The Secretary of State for Education, Nicky Morgan, opened the debate. Shadow Secretary of State for Education, Tristram Hunt, responded on behalf of the Opposition.
A Reasoned Amendment in the name of the Leader of the Opposition declining to give the Bill a second reading was negatived on division. (Division No. 22: Ayes 193 votes, Noes 308 votes)
The Bill passed second reading on 22 June 2015 without a vote.
Education and Adoption Bill
Summary of the Education and Adoption Bill
A Bill to make provision about schools in England that are causing concern, including provision about their conversion into Academies and about intervention powers; and to make provision about joint arrangements for carrying out local authority adoption functions in England
Progress of the Bill
This Government Bill was presented to Parliament on 3 June 2015. This is known as the first reading and there was no debate on the Bill at this stage.
The Bill passed its second reading on 22 June 2015.
Following second reading the House of Commons agreed a programme motion. The programme motion schedules the Bill to be considered in a Public Bill Committee which is to conclude by Tuesday 14 July 2015, but may finish earlier.
The programme motion also schedules the report and third reading stages to take place on one day.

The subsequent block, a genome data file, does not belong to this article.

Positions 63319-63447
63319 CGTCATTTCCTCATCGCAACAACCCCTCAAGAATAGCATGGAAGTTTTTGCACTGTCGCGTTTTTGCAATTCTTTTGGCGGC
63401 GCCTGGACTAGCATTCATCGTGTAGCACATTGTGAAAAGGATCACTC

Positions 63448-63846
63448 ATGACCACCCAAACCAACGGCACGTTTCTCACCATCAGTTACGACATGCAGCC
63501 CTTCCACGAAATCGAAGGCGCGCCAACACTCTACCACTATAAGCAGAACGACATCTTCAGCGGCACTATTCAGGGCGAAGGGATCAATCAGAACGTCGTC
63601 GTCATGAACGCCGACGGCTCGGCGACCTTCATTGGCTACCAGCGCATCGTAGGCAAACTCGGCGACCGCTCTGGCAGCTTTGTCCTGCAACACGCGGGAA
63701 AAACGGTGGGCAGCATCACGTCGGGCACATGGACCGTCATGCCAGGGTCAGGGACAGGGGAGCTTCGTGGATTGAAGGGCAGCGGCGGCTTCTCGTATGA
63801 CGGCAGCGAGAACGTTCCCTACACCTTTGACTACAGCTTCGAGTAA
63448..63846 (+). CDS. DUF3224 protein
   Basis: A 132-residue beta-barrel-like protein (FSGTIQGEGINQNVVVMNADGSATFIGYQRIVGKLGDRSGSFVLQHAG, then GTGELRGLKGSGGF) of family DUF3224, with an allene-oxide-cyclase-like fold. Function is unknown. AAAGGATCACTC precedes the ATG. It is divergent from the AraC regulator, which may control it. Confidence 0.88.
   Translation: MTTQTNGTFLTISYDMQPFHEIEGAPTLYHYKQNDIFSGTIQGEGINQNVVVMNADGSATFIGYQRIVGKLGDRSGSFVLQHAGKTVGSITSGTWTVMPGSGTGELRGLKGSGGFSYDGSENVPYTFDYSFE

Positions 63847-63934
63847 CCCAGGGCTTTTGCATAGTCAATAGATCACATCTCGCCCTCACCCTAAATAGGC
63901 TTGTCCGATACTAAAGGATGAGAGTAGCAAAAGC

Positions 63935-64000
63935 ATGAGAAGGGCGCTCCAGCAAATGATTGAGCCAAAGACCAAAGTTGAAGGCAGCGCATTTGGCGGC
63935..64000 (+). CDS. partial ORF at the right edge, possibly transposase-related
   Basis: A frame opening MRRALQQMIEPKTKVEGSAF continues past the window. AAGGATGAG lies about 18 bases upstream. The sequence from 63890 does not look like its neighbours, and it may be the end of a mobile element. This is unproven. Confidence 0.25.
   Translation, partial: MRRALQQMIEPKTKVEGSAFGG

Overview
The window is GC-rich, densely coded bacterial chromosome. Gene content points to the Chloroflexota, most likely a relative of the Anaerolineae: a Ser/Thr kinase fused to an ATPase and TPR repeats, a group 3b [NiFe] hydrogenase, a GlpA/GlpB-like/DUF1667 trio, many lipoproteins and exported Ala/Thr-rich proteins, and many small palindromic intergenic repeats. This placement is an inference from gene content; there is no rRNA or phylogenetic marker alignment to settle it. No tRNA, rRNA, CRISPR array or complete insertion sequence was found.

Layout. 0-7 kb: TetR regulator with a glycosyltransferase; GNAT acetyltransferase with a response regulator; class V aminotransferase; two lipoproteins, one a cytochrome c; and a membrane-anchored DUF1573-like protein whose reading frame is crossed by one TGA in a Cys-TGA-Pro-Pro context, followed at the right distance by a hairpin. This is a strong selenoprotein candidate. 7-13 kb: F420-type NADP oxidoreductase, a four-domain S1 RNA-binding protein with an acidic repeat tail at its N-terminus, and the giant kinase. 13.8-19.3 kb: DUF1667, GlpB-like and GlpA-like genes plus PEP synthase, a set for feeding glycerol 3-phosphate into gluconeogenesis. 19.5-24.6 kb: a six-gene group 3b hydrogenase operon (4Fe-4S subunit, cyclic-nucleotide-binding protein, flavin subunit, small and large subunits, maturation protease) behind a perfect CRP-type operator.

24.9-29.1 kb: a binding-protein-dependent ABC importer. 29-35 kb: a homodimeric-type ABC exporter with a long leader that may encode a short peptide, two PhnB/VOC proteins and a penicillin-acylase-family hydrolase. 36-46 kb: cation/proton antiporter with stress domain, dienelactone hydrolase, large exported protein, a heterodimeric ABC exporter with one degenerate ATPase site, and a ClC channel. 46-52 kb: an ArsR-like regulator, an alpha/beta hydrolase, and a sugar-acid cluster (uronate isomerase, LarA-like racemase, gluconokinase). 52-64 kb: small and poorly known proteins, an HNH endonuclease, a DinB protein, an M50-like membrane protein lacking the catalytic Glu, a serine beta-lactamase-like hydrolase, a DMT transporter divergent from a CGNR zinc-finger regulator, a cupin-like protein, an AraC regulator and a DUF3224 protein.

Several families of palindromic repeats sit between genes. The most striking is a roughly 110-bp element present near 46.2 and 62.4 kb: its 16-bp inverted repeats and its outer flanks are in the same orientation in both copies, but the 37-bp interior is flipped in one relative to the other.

Keep up to date with all the proceedings and documentation, including amendment papers, on the Education and Adoption Bill and find out how a Bill becomes an Act of Parliament.
House of Commons Library analysis
The House of Commons Library produces briefing papers to inform MPs and their staff of key issues. The papers contain factual information and a range of opinions on each subject, and aim to be politically impartial.
The Library has published a briefing paper for second reading.
What happens at second reading?
At second reading the House debates the whole principle of the bill. It usually takes place no sooner than two weekends after first reading.
The Member in charge or the Minister moves the motion 'that the bill be now read a second time'. MPs then debate the bill. At the end of the debate the Speaker determines whether there are any objections to the motion being debated and asks for the Ayes and Noes.
Members voice their opinion, and if no objections are made, the bill passes second reading without a vote. If the Speaker believes Members have voiced disagreement, a division is called and a vote taken.
What happens after second reading?
The Bill will go to a Public Bill Committee for consideration. The report and third reading stages are scheduled to take place over one day on a date to be announced.
Watching proceedings from the public gallery
UK residents and overseas visitors can watch proceedings in the House of Commons by visiting the public gallery.
This article was produced by the Commons Digital Outreach Team. Follow the @HouseofCommons on Twitter for updates on the UK House of Commons Chamber.